What is the piriformis?
The piriformis (Figure 1) is a small muscle located deep beneath the gluteal muscles (or buttocks), it's origin (starting point) is at the lower spine (sacrum) and it's insertion (ending point) is at the top of the femur. When the piriformis contracts it rotates the leg and foot outward.
Why does the piriformis need to be stretched?
In 2019, 26 million Americans will suffer from back pain, 5 million of those will have a condition know as piriformis syndrome. Stretching the piriformis can alleviate the symptoms.
What does piriformis syndrome feel like (symptoms)?
Piriformis syndrome is often misdiagnosed as a herniated disk because it has many of the same symptoms.
Muscle spasm, tightening or swelling of the piriformis muscle can result in pressure on the sciatic nerve cause pain, numbness and tingling along the back of the leg and into the foot.
What causes piriformis syndrome?
Piriformis syndrome is the result of injury from a wide range of circumstaces including too much activity (road work) or long hours in a seated position (heavy equipment operator or working in the office). We are all at risk!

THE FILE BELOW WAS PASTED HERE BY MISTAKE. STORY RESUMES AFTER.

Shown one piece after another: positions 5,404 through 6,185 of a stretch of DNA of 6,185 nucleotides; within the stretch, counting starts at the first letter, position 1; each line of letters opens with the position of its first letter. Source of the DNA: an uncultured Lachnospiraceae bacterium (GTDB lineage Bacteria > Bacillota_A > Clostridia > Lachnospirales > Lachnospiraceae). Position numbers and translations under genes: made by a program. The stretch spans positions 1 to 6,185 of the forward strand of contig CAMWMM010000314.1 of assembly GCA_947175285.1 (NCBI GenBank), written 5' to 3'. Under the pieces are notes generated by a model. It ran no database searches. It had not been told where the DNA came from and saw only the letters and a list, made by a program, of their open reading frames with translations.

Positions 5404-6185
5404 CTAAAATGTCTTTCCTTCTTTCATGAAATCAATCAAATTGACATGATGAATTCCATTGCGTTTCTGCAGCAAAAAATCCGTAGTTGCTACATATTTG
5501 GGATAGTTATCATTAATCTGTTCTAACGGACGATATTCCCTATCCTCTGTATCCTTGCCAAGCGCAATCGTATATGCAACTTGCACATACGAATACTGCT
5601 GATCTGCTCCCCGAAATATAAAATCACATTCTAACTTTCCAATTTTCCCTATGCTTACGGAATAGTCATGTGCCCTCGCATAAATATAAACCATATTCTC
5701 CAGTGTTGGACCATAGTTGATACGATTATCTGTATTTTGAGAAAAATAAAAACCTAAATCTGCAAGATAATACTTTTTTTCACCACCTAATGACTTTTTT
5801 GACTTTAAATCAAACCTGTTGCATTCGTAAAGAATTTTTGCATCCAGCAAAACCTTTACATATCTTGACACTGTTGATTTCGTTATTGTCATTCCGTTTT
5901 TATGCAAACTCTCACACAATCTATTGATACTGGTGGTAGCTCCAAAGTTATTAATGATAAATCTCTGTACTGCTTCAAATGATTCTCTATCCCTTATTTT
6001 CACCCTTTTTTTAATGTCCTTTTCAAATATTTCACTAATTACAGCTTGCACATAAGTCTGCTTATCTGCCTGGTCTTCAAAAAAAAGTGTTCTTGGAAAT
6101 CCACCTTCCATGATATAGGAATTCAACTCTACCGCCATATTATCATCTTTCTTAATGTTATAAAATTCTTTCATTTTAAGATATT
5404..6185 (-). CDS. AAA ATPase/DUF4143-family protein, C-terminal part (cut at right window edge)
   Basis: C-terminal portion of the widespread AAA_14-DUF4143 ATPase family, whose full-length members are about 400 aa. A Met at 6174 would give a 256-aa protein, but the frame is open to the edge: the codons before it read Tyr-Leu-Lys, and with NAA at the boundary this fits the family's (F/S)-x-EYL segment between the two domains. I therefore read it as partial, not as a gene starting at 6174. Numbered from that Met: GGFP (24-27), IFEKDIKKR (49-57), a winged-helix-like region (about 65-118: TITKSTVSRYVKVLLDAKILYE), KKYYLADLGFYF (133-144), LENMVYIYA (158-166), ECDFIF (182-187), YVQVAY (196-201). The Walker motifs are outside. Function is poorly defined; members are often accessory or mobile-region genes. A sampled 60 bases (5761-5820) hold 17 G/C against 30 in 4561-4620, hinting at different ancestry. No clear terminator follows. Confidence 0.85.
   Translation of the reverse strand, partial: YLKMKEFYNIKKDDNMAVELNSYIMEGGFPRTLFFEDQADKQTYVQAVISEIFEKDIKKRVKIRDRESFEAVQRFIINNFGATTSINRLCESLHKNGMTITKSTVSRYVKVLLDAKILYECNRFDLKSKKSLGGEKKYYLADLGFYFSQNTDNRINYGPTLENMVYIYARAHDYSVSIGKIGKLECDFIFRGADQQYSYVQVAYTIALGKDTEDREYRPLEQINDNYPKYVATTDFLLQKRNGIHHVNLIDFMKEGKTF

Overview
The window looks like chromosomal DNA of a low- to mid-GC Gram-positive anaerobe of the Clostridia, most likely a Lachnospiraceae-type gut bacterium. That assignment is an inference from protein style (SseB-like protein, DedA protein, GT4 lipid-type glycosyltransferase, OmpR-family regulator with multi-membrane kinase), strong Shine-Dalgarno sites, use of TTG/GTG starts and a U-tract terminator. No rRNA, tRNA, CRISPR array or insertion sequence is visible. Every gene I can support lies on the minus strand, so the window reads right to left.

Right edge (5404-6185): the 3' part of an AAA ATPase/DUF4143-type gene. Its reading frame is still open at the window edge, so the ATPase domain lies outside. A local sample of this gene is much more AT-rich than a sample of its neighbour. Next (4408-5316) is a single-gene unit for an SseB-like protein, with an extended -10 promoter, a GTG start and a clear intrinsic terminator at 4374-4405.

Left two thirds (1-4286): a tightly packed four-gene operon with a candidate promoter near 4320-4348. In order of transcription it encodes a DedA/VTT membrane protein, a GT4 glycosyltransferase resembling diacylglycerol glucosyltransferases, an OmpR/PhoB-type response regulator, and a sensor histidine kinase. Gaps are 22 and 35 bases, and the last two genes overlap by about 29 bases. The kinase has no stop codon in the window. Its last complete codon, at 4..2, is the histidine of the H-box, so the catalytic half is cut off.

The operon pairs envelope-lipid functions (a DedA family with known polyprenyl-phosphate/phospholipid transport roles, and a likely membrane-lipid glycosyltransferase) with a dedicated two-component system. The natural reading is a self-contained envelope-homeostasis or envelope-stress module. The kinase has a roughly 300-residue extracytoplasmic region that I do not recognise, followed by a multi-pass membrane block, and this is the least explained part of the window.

How do I stretch the piriformis?
Stretching the piriformis can be done from a standing, sitting or lying position. Figure 2a and 2b are examples of a seated piriformis stretch:
- Sit down and cross one leg over the other placing your ankle on your thigh.
- Grasp your ankle and gently pull it back toward your hip.
- a) Take your knee with the opposite hand and gently pull it toward your chin until you feel a pull in your glute or buttocks (hold the stretch for 15-30 seconds, repeat 2-3 times). b) Next, from the same position, place the hand to the inside of the knee and gently push it down opening up the hip (hold the stretch 15-30 seconds, repeat 2-3 times). Repeat both stretch positions on the opposite leg.